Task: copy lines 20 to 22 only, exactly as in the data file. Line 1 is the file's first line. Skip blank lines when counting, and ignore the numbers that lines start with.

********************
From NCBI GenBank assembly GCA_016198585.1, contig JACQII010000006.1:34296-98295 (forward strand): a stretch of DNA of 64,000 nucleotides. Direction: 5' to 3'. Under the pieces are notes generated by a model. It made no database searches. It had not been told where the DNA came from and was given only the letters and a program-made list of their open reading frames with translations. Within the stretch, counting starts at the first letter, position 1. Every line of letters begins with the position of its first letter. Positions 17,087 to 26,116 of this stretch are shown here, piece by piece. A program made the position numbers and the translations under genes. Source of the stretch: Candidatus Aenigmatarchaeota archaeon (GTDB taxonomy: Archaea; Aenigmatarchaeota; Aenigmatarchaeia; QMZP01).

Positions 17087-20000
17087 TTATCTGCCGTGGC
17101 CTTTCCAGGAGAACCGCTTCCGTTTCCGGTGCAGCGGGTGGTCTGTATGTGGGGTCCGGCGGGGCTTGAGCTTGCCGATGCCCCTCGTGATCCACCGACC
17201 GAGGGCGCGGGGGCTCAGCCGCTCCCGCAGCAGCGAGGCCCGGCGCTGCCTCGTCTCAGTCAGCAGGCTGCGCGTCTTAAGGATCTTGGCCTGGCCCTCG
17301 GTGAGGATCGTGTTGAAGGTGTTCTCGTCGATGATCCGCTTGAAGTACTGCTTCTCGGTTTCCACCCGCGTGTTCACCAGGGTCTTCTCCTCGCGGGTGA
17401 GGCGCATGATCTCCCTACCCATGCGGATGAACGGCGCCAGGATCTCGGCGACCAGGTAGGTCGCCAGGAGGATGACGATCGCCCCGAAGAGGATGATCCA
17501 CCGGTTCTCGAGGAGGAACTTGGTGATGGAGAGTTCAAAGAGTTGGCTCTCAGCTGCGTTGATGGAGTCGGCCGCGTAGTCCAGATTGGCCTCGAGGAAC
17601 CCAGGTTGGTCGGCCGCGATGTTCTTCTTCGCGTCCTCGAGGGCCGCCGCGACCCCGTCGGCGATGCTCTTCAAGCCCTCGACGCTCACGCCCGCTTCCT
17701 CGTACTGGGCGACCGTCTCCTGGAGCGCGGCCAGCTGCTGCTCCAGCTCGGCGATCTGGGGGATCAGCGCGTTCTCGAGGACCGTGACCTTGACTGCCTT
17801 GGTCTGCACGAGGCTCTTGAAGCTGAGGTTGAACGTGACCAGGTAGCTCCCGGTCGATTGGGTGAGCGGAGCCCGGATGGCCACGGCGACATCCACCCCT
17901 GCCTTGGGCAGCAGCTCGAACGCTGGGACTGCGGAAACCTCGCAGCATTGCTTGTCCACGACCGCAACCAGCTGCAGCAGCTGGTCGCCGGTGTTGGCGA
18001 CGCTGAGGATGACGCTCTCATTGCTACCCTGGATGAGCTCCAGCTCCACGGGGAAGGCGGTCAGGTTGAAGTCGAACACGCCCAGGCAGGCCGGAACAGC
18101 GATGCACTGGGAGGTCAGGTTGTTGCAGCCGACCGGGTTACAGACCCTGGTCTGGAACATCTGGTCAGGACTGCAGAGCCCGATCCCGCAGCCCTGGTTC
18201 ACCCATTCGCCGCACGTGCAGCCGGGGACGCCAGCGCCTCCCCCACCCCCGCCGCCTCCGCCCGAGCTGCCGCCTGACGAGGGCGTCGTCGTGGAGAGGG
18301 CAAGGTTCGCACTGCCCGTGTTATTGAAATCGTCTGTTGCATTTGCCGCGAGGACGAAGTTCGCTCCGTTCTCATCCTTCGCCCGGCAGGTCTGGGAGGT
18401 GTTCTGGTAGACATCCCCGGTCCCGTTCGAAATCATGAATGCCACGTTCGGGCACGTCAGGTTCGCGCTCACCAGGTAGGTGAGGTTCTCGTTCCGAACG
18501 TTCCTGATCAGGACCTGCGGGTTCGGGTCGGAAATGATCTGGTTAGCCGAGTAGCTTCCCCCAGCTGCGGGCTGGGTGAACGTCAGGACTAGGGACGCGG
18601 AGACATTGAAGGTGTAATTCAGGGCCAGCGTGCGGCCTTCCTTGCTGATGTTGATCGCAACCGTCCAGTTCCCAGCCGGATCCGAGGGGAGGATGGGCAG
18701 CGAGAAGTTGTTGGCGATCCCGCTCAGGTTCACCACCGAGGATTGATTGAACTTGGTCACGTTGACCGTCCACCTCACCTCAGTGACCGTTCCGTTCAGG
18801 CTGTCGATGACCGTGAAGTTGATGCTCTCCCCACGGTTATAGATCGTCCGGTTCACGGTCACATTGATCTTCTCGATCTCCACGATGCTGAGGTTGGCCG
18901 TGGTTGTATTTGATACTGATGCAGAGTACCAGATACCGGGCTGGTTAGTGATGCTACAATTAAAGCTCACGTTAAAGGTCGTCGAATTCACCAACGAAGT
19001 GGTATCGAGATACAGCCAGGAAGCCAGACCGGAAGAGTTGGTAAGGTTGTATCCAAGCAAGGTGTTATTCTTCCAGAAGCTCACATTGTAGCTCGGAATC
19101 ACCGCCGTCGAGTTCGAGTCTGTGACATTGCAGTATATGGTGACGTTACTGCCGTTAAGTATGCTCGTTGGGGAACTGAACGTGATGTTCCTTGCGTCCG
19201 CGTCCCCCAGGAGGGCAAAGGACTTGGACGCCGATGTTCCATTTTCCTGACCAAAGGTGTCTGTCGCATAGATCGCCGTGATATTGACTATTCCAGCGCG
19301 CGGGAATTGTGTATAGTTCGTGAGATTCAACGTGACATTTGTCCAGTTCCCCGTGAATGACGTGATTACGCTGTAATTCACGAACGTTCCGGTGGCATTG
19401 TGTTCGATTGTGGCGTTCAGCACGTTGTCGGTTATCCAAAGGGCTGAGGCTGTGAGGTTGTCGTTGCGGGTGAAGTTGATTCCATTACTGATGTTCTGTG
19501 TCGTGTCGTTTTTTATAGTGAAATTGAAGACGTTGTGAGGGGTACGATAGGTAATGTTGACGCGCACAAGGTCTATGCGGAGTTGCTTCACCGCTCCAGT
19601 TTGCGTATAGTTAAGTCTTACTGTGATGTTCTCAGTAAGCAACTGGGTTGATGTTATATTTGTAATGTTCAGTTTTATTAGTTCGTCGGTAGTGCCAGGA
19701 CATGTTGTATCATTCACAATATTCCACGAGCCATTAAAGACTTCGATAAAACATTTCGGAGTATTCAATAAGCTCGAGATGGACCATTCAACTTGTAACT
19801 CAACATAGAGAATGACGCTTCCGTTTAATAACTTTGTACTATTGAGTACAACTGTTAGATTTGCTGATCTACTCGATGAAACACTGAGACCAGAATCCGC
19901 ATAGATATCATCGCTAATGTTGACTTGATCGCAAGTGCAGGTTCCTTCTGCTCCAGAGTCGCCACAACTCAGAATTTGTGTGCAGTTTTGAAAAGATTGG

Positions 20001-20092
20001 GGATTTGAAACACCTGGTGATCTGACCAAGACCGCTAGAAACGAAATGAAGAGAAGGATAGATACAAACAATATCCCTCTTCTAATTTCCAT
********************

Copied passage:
18701 CGAGAAGTTGTTGGCGATCCCGCTCAGGTTCACCACCGAGGATTGATTGAACTTGGTCACGTTGACCGTCCACCTCACCTCAGTGACCGTTCCGTTCAGG
18801 CTGTCGATGACCGTGAAGTTGATGCTCTCCCCACGGTTATAGATCGTCCGGTTCACGGTCACATTGATCTTCTCGATCTCCACGATGCTGAGGTTGGCCG
18901 TGGTTGTATTTGATACTGATGCAGAGTACCAGATACCGGGCTGGTTAGTGATGCTACAATTAAAGCTCACGTTAAAGGTCGTCGAATTCACCAACGAAGT